In Steven Galloway's novel, The Cellist of Sarajevo, several themes run through the story, delivered through the hope, dreams and fears of the four main characters.
The first character is the cellist: he is playing "Albinoni's Adagio." While he plays, people stand in line nearby waiting for bread. In the blink of an eye, a shell explodes where once a group of people stood hungry—now there is only a crater surrounded by the wreckage of buildings and human beings. It is in that crater, a full day later, that the cellist stands and begins to play the Adagio again—for twenty-two days he plays, one day for each lost soul. The cellist is our first character.
The second character is Arrow (not her real name), a sniper with a personal code of honor: while other snipers kill indiscriminately, she will only kill soldiers, for they attack "unarmed civilians." Arrow shoots and the cellist plays—two people from the same area, but living very different lives. (Ultimately, she will be asked to protect the cellist.)
The third character is Kenan. He has traveled alone to the brewery in attempt to collect water for his family and a neighbor. He must travel in this solitary way so that no one in the family is placed in danger—Kenan fears the snipers. He feels a heavy responsibility—for he does not know how his family would survive if he were shot and killed.
The final character we meet is Dragan, the baker. He has sent his family from the city. He trades bread for shelter. But the fighting has taken its toll on him and he struggles, unable to differentiate between what Sarajevo was and what it has become. He seems to think that if he isolates himself, he will be safe. However, putting one's head in the sand does not work. In his "waking dream," his mind turns away from the reality that is his home, to a time when...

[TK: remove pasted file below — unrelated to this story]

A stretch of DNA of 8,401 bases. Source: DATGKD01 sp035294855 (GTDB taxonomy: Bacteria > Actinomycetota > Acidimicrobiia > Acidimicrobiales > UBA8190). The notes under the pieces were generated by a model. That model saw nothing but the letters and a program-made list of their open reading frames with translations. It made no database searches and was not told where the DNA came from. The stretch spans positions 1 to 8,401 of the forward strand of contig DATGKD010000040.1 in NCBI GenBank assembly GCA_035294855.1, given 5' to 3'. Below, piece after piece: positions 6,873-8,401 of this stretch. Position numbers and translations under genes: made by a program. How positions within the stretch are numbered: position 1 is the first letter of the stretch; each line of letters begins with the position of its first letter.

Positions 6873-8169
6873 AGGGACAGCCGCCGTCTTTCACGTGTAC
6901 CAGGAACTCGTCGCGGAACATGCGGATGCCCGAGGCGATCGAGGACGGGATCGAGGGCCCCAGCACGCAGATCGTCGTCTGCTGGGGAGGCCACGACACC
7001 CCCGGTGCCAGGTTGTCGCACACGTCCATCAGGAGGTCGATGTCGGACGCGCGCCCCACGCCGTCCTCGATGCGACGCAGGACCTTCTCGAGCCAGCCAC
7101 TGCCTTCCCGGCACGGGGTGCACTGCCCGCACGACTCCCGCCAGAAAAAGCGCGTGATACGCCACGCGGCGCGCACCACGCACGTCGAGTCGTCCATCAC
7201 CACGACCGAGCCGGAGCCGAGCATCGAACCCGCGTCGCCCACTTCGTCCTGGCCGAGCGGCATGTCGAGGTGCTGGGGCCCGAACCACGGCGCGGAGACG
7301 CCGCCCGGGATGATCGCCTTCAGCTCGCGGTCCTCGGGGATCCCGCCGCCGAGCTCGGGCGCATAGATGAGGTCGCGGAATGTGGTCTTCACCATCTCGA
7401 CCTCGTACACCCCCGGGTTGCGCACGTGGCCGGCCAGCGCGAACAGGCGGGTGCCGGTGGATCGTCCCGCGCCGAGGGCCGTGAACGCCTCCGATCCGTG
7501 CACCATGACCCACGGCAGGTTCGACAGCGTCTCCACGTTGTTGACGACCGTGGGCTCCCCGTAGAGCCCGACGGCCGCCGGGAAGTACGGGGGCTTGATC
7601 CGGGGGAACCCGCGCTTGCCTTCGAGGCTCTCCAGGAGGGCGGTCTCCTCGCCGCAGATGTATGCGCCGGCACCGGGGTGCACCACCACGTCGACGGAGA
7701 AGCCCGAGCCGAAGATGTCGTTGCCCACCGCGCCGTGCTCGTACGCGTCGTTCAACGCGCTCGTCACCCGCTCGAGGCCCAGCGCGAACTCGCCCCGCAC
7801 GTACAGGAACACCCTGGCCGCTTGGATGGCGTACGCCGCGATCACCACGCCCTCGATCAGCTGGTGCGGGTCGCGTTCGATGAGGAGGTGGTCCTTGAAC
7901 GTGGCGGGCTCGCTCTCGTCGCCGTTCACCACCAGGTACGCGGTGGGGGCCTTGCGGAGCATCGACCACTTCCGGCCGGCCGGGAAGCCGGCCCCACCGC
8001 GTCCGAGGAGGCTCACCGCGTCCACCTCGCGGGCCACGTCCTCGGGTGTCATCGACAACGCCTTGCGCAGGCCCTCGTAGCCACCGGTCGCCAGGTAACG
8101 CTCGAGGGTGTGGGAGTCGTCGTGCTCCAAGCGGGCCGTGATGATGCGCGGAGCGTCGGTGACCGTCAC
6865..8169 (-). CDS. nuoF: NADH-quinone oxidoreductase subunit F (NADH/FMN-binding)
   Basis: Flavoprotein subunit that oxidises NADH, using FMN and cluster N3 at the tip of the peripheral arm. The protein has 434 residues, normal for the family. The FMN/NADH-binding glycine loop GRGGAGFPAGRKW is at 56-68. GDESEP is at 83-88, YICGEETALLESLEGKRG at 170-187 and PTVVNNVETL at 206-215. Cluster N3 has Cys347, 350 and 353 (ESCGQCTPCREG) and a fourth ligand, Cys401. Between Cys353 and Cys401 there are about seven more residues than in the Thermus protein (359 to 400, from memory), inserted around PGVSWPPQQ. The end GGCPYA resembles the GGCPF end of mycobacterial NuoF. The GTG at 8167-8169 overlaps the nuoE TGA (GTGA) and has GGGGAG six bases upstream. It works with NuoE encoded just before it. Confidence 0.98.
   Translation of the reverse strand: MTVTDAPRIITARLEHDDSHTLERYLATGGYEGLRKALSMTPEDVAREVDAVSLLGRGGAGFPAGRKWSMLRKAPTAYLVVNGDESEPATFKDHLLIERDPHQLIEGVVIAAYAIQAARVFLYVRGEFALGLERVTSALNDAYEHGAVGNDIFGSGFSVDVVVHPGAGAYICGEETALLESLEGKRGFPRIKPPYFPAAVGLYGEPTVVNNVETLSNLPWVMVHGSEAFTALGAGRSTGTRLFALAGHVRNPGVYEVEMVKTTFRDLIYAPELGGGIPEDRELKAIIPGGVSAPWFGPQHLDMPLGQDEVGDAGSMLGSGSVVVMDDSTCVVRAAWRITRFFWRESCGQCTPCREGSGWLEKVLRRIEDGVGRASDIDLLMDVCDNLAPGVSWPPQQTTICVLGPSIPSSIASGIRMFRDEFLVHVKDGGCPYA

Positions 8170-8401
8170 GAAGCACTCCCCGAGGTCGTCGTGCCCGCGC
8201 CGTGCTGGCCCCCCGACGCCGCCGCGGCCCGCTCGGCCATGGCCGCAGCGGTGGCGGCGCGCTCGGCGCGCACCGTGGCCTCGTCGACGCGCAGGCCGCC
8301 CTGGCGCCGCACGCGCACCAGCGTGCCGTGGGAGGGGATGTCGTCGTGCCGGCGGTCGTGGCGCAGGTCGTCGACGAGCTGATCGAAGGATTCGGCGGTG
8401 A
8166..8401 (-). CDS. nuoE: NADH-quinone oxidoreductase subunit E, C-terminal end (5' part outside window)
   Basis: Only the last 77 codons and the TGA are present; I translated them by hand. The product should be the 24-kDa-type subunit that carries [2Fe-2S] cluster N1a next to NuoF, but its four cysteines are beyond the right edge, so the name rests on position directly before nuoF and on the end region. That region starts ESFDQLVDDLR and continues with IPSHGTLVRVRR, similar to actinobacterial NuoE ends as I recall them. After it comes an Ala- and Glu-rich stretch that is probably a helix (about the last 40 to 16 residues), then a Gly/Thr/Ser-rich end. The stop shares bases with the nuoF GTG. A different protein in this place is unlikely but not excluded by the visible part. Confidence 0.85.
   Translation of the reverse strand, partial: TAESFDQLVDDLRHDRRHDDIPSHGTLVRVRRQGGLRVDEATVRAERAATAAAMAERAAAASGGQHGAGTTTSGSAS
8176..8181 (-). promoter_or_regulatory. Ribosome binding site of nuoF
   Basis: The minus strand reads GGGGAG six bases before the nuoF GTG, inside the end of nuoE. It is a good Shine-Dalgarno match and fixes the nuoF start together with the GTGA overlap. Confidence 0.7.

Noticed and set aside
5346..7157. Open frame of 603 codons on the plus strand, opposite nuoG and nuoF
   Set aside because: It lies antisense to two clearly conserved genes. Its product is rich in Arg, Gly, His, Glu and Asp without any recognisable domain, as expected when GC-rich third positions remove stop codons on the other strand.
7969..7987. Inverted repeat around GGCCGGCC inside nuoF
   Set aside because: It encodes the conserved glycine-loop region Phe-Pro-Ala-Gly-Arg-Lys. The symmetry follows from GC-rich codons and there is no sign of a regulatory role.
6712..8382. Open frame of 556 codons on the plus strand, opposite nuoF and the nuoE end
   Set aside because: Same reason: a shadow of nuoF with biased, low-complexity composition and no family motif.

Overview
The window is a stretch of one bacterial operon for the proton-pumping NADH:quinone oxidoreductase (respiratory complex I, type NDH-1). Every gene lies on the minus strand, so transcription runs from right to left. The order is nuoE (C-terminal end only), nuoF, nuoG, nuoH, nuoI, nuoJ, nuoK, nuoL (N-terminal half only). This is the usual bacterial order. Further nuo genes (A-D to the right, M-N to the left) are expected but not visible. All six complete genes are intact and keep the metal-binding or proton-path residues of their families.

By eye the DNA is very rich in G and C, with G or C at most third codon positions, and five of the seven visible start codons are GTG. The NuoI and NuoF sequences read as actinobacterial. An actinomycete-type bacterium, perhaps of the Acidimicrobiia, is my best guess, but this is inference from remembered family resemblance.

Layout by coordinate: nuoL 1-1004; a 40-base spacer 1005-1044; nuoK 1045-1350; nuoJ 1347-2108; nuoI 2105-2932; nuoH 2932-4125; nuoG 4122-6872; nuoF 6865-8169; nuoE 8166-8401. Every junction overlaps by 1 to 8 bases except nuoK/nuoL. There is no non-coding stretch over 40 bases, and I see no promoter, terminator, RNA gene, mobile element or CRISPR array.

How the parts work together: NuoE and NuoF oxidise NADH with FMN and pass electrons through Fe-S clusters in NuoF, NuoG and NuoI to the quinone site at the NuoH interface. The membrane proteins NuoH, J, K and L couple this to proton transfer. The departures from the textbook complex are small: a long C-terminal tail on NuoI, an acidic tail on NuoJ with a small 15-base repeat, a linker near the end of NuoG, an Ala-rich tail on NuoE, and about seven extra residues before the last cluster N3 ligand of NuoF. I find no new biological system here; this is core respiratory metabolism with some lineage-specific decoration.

...people were happy, treated each other well, lived without conflict.
The Sarajevo of the past has been replaced with a worn-torn city, where people act in ways that are foreign to Dragan, and perhaps foreign even to those people committing those same "acts."
One theme is the desire to hold onto one's homeland, whatever its condition—a common response among all four characters. There is also the desire to protect those around them who they love: the community of family, friends and the less fortunate is important to our characters.
An important themes that allows all of these characters to move forward is the hope that comes to them from the cellist's music: perhaps this is something for them to hold on to, to hope for—a return to the way things used to be. The theme here may be that music transcends even war.
However, maybe the most human element thematically is that good people are often called to move out of their comfort zones, challenged to decide who they are and how they want to have the world see them—who they want see when they face themselves in the mirror. The search for self and personal meaning in a world torn by war is a theme that lies beneath the rest. War does not have to define the man (or woman). The desire of these people to hold onto their humanity is a central to this theme. In the strength of these characters may lie the future of Sarajevo, and the music is the thread of hope moving between their lives, connecting them all.